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Life's a Blur to Fast-Flying Voyager Crew

May 04, 1987|PENELOPE McMILLAN | Times Staff Writer

SAN BERNARDINO — Dick Rutan and Jeana Yeager were tired. There were circles under their eyes as they sat next to each other, answering questions.

Since December, when they made their record-breaking nonstop around-the-world flight without refueling in their homemade airplane, Voyager, they have done so hundreds of times.

This time, they were sitting on a desk at California State University, San Bernardino, before one of the speaking engagements for which they are paid between $10,000 and $20,000 each appearance.

Same Old Questions

Since Voyager touched down at Edwards Air Force Base on Dec. 23, Rutan and Yeager have been crisscrossing the United States--with side trips to Europe and Japan--for paid lectures at places like Cal State and unpaid appearances on behalf of Voyager sponsors. And they have learned that part of celebrity means being asked, over and over again, the same questions.

"What's next?" It came from a student this time.

Rutan dislikes that one. The tall, 48-year-old Rutan usually says he has "no comment," or mentions the book he and the petite, blue-eyed Yeager, 34, are writing.

But now, perhaps because he was so tired, the dark-haired former Air Force fighter pilot threw his right arm in a brief upward gesture and said: "That's the problem with this thing. What are you going to do next?"

He paused. The two aviators had spent years breaking lesser records before this, he said: "Then you end up in the World Series or the Olympics and you stand there and you own the Gold Medal. What do you do then?"

He paused again, gave a short laugh and said, "I'm going to savor the moment."

There have been many moments--the Citizen's Medal from President Reagan, an invitation to a White House dinner for French Premier Jacques Chirac, whirlwind tours of Paris, London and Tokyo.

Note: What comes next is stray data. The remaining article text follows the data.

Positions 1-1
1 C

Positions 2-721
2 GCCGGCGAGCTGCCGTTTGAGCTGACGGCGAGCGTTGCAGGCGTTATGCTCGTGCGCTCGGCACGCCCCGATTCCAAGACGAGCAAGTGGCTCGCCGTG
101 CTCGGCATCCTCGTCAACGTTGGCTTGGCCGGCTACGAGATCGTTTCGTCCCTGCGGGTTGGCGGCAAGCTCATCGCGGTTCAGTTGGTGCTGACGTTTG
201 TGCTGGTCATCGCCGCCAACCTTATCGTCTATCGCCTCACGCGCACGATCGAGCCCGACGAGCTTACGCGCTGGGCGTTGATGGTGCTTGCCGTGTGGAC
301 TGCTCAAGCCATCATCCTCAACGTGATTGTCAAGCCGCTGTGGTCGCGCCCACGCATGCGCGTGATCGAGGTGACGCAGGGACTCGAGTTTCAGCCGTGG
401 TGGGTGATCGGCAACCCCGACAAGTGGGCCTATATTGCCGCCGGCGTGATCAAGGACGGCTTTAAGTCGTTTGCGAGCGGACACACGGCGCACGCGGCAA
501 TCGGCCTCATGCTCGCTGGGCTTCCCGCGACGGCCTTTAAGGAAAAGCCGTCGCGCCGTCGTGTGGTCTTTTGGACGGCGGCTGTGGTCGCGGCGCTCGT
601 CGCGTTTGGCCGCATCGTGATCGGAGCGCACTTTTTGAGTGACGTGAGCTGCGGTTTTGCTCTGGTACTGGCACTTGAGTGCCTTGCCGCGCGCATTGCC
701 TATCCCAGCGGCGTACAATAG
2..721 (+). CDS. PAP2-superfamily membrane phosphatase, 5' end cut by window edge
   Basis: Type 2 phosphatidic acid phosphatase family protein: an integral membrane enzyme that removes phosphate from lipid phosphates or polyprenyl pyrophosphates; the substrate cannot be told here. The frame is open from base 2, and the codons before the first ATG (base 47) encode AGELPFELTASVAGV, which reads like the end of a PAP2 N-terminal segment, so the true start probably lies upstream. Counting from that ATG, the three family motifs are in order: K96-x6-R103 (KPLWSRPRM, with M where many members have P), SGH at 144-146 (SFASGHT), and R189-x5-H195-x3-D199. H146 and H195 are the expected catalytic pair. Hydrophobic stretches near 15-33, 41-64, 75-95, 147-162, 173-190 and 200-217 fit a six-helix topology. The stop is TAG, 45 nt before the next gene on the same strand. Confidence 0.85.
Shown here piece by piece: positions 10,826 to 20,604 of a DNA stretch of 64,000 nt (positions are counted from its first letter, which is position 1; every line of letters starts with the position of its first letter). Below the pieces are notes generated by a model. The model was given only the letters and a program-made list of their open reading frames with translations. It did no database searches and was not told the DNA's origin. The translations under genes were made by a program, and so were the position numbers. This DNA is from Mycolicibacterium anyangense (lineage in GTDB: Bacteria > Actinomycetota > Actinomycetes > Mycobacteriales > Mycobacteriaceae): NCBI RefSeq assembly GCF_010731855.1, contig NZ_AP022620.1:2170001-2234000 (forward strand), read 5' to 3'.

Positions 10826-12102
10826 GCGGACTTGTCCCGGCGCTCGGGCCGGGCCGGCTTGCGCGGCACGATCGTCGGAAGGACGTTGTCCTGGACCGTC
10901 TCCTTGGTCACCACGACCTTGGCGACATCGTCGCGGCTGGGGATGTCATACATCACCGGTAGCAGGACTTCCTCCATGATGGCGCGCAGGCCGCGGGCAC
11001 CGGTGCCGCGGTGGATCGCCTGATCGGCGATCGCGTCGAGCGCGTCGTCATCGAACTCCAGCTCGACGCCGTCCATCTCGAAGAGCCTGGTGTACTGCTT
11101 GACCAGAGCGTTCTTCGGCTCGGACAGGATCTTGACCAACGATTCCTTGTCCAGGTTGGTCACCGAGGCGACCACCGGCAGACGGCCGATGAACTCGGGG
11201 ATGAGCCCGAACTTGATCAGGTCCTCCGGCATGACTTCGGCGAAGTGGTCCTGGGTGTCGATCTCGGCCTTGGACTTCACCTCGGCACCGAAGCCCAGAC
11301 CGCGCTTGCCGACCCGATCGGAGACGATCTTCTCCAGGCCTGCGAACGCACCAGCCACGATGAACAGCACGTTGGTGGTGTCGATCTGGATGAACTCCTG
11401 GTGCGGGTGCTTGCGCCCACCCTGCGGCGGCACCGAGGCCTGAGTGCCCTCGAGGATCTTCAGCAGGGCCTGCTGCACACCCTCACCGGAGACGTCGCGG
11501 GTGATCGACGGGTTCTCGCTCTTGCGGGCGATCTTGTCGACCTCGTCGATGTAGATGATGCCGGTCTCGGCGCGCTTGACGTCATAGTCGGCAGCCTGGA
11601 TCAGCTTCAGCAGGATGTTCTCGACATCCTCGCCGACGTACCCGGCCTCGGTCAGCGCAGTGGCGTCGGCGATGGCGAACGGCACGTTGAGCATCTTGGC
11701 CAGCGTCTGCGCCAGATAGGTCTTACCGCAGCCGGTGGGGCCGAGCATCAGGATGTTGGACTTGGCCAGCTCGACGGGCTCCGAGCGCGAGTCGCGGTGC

Yet, while a lot has changed, the two pilots say, much has not.

Their simpler life style in Mojave has given way to constant travel, first-class accommodations, and instant recognition from strangers. But they are still chasing the dollar, as they did before the flight in quest of financial support for the Voyager.

Rutan claims they are not getting rich now, but are still trying to pay off "about $300,000" in debts. He refuses to disclose how much the Voyager project actually cost or how much has been paid back so far through current activities.

By the end of the year, "we'll probably be even with the world," he told a health sciences class at Cal State San Bernardino, before a formal lecture to about 700 students and local residents.

Rights for Movie

Before the flight, Rutan said, he and Yeager delivered lectures to much smaller groups and then "we'd run around the back before people could leave, and try to sell them a poster."

Now, according to Carlton Sedgeley, their New York speaking agent, the two make $10,000 for appearances at a college or university, $15,000 for a national association or corporation, and $20,000 for appearances outside the country. And when the lectures are over, people line up for autographs.

The movie rights to their story have been bought by Heritage Entertainment in West Los Angeles, president Skip Steloff said, for a "high six figure" price.

In San Bernardino, the two pilots wore matching maroon flight suits, with the words "Voyager" and their names angled in black and white across their chests. Each had pens stuck in holders sewn onto the outer sleeves.

They wear the suits at most appearances, alternating among five different colors, including the silver one worn in a Master Card commercial now running on television. On the actual flight, they had worn simple jogging suits from K mart.

The pair maintains such a grueling schedule that the various cities and towns they visit, Yeager said, "get like a blur." In the week before their visit to San Bernardino, the two had done paid speaking engagements for the Boy Scouts in Columbus, Ohio, students at Oklahoma State University, and a women's conference in Anaheim.

They had also, for no fee, done what Yeager calls "give-back days" to Voyager sponsors, and there are actually more of these than paid appearances. Before the flight, "We bartered a lot of ourselves for the materials," she said.

So that same week, they had also made publicity appearances in Olathe, Kan., for King Radio, which designed their navigational equipment; in Piqua, Ohio, for Hartzell Corp., the makers of their propellers; in Denver, Colo., for Beech Aircraft Corp., which lent them a private airplane; and in Los Angeles for Lawry Foods, which donated money to the project.

In a typical example of the way they spend their time, one day Rutan flew the borrowed airplane from Denver--after opening a new Beech facility--to Mojave. Then he took a commercial flight to Kansas City, Mo., to meet Yeager, who had just spent Easter Sunday with strangers.

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